Another lesson contained within these movies was the importance of trusting your own intelligence and judgment, also known as self-confidence. Self-confidence is the knowledge that you can handle what comes your way, and that you will be able to handle the consequences of whatever decisions you make. Saving Private Ryan had a scene which depicted this trait very well. While following the trail of Pvt. Ryan, the squad came across a machine gun nest that had caught a number of other soldiers by surprise. The men, not wanting to take an extra risk, suggested that they just go around the waiting enemies. Cap. Miller, however, decided that it was their job to take out the nest before some other men stumbled into it and were caught in it's fire. In the process of destroying the nest, the squad's medic was hit and killed. While the rest of the men saw this as a reason they should have just left the nest alone, Miller knew that if anyone else had stumbled in, they would have lost a lot more than one medic. When he had made the decision to attack the nest, he had known that some of his men might die, but he had weighed the options and decided it was important enough to attempt anyway. Although he was certainly saddened by the loss of his man, he knew that taking out the nest was the right thing to do, and that his previous calculations had proved the risk was worth it.

Hell is for Heroes had a similar situation involving a pillbox covering the squad's position, but the outcome was wholly different. Contrary to the popular opinion, Sergeant Larkin (Harry Guardino) felt that his squad shouldn't attack the pillbox, seeing the danger and judging it not worth the risk when compared to the possible gain. He was able to explicitly order his men to leave the pillbox alone based on the decisiveness he received from being confident about his own judgment. However, he was killed soon after he gave the order, and the attack was made. The operation was a costly failure, as Larkin had predicted. Unlike Larkin's decision, which was based on weighing the situation, the decision to attack was based on the feeling of dire necessity. In truth, what matters isn't the decision, but rather the confidence that you can handle whatever repercussions there are for the decision.


Individuality was another commonly displayed trait among the characters in these movies. Individuality refers to a person's ability to come up with his own ideas, original plans, and designs, rather than just reusing skills that were previously learned. Historically, American soldiers are trained to be individuals, inventing new plans in new situations, and using their own cunning and intellect to defuse difficulties. As compared to the armies of some other cultures, where everyday soldiers are trained only to follow orders. When a situation arises where a leader is not present, those who have not been trained to act as individuals become lost and disarrayed. Saving Private Ryan's Cap. Miller  was once again a prime example of the importance of this trait. After Miller's squad had found Pvt. Ryan, they were caught in a an abandoned town on a bridge that was soon to be overrun by German soldiers and tanks. With very little ammunition and only his few men, it was up to Miller to come up with a plan to get as many of his men, and specifically Ryan, back home alive. He remembered "sticky bombs", a tactic found somewhere in the field soldier's handbook. He soon devised a plan with his general knowledge of tactics, and was able to hold off the German attack until help could arrive. Individuality is a trait common to all successful entrepreneurs, along with determination. Proving yourself to be different, better in some way, is the cornerstone of competitive business.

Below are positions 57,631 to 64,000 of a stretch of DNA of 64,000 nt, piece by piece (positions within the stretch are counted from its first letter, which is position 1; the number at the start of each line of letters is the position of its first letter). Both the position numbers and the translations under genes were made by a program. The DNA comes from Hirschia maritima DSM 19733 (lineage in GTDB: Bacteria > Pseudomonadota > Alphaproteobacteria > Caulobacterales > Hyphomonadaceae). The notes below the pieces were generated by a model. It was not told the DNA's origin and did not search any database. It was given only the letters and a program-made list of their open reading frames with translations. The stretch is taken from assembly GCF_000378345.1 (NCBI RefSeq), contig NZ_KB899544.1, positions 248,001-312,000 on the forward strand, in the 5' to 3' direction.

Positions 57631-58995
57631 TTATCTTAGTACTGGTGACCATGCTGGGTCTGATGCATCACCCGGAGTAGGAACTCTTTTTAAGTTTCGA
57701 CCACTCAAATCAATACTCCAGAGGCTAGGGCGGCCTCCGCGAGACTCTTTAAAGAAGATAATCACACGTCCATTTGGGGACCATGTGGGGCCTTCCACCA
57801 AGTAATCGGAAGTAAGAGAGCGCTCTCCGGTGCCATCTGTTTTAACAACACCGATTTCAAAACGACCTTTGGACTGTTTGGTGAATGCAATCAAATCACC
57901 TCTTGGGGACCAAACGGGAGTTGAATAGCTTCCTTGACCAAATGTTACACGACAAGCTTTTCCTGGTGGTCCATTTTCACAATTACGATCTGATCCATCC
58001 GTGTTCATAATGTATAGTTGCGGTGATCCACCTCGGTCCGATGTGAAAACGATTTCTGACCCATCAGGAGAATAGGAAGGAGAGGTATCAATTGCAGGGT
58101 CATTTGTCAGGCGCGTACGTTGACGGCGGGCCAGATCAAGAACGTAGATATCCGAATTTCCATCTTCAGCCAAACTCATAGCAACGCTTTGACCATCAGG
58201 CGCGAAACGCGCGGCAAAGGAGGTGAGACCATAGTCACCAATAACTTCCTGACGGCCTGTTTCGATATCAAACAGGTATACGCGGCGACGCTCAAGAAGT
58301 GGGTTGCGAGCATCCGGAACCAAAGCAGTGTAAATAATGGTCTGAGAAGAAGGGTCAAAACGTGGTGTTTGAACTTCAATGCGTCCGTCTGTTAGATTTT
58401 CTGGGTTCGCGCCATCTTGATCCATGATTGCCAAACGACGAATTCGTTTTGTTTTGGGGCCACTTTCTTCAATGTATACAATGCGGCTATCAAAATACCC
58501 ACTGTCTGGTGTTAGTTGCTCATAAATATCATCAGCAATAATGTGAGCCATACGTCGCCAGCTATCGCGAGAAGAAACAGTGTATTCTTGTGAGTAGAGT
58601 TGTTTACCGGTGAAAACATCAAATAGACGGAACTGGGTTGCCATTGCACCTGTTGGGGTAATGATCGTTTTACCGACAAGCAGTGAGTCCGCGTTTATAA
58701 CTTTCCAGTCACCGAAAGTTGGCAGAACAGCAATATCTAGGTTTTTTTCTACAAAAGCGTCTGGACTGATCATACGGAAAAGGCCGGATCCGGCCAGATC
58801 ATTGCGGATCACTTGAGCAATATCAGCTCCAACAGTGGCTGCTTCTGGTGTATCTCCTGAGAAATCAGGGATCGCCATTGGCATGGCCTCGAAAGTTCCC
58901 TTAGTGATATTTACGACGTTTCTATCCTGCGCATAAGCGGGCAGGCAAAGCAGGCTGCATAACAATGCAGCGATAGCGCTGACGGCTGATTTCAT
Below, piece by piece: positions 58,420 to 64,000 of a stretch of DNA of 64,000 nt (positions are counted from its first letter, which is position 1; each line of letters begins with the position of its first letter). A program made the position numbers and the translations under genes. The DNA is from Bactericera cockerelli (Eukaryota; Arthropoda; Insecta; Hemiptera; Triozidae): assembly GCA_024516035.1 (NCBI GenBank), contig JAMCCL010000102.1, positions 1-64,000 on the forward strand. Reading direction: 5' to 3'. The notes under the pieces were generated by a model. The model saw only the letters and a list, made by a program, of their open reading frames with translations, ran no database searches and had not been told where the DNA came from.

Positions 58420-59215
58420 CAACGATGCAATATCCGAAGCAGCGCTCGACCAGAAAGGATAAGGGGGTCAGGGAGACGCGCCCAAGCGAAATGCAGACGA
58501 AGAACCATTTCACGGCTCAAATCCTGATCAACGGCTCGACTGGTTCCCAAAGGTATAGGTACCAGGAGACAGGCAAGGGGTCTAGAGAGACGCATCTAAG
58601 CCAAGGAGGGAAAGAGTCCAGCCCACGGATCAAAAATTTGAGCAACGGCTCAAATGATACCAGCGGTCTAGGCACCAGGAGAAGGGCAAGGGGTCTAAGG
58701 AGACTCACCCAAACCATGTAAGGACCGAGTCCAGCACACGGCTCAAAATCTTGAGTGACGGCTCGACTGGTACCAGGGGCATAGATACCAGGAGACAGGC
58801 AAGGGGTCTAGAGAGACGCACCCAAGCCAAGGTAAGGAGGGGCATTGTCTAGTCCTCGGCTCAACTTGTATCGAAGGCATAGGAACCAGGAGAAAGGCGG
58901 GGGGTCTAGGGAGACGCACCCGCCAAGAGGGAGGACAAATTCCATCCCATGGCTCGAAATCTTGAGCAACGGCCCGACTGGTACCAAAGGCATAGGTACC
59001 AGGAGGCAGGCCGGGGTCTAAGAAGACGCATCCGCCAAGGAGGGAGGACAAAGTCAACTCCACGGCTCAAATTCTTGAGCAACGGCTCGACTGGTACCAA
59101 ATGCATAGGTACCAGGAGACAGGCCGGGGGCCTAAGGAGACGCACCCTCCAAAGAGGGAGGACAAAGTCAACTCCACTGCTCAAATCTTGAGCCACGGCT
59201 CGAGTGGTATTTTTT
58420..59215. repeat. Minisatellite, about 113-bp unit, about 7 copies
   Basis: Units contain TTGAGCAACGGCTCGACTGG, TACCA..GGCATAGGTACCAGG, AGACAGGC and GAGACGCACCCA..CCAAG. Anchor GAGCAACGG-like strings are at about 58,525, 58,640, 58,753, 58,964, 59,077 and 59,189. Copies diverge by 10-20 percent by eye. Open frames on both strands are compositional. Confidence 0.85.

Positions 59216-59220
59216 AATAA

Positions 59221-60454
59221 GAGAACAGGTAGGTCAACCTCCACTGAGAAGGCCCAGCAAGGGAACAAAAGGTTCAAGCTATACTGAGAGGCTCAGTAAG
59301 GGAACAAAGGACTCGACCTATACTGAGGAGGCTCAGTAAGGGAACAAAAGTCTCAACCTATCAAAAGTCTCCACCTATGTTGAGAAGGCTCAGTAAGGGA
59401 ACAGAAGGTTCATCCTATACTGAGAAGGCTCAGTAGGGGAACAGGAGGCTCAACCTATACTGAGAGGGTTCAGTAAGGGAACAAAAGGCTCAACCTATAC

Although Commander Richardson in Run Silent, Run Deep was full of individuality, he never attempted to reinforce that trait in his men. The commander put his men through drills form the very day the ship went to sea, demanding speed and accuracy that was unprecedented at the time. He secretly practiced maneuvers, never letting on to his men what he was doing. It wasn't until they reached the Bongo Straits, against orders that the captain dismissed, that the crew started to understand what was going on. The captain had secretly been training them to do what others would consider a suicide mission against a destroyer. He never told the crew his plan, and never asked for opinions on it. He did not want individuals working together to promote all of their skills, but rather everyone working under him so he alone could achieve his own goal, rather than a goal that everyone commonly shared. The furthering of his plan ran into a problem, however, when an accident put the commander into unconsciousness. Since he had never shared his plans or his motives with the men under his command, there was no one left to continue the attempt. Lt. Jim Bledsoe (Burt Lancaster), the second in command, was quite ready to turn the ship around and speed away from what he considered to be a crazed vendetta. Only after a miraculous recovery, the captain was able to explain his motive to the Lieutenant, and convince him to continue with the attack. However, if the captain had not been as fortunate, the mission would have been called off immediately. Although he was certainly not required to explain his plan to anyone, it would have aided his situation immensely if he had. In truth, his men did not even have to agree with the plan, for they only had to have known what their orders were. The fact that some might have bought in to his ideas would have only increased his chances for the mission's success after his untimely incapacitation.


All of the lessons I picked up from these character based movies are applicable not only on the battlefield, but on the home front as well. The stress of the battlefield provides a great chance for the positive traits and lessons of the characters to flourish, and for us to gain insight from them. The deep characters in these movies provided excellent lessons that were marvelously entwined with plots that kept us watching. The film makers succeeded in not only entertaining us, but enriching us as human beings as well.

Copyright, 2002, all rights reserved

Original Web Upload February 2002
Last Update: February 8, 2002